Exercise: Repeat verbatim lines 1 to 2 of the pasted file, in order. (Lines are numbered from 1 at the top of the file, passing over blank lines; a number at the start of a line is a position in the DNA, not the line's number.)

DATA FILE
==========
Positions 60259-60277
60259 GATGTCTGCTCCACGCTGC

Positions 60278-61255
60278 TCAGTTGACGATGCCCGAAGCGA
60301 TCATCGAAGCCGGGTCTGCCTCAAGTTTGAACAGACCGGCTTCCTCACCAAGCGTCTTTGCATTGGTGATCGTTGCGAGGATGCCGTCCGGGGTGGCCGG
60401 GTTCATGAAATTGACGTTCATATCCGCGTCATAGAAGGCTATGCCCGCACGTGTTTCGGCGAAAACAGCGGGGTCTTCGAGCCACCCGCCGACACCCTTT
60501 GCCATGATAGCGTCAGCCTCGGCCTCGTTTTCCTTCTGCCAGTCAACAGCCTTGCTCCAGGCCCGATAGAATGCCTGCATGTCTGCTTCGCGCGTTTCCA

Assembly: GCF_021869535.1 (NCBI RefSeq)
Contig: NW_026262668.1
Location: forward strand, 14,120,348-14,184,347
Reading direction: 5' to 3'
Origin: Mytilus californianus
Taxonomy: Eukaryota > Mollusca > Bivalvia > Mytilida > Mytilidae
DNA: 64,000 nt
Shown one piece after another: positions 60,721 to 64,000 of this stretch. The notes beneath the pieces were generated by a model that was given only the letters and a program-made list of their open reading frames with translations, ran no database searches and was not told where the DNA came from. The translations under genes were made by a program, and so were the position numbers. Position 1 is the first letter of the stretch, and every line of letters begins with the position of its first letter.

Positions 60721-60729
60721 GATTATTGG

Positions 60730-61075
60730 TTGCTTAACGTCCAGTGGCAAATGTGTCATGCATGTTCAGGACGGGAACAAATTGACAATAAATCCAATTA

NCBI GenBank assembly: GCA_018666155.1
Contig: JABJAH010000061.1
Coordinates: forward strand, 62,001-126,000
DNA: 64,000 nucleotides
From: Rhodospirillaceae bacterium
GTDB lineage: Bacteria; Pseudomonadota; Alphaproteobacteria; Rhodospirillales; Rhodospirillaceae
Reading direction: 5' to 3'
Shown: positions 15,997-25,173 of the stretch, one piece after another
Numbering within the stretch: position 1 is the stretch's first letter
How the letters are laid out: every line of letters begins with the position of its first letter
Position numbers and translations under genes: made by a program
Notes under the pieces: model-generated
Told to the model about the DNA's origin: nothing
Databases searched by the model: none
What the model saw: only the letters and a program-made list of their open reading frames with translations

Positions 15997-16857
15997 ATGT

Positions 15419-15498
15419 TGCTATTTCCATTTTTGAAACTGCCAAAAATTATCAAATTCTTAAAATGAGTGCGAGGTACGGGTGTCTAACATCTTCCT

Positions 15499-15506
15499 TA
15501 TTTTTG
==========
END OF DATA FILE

Positions 60259-60277
60259 GATGTCTGCTCCACGCTGC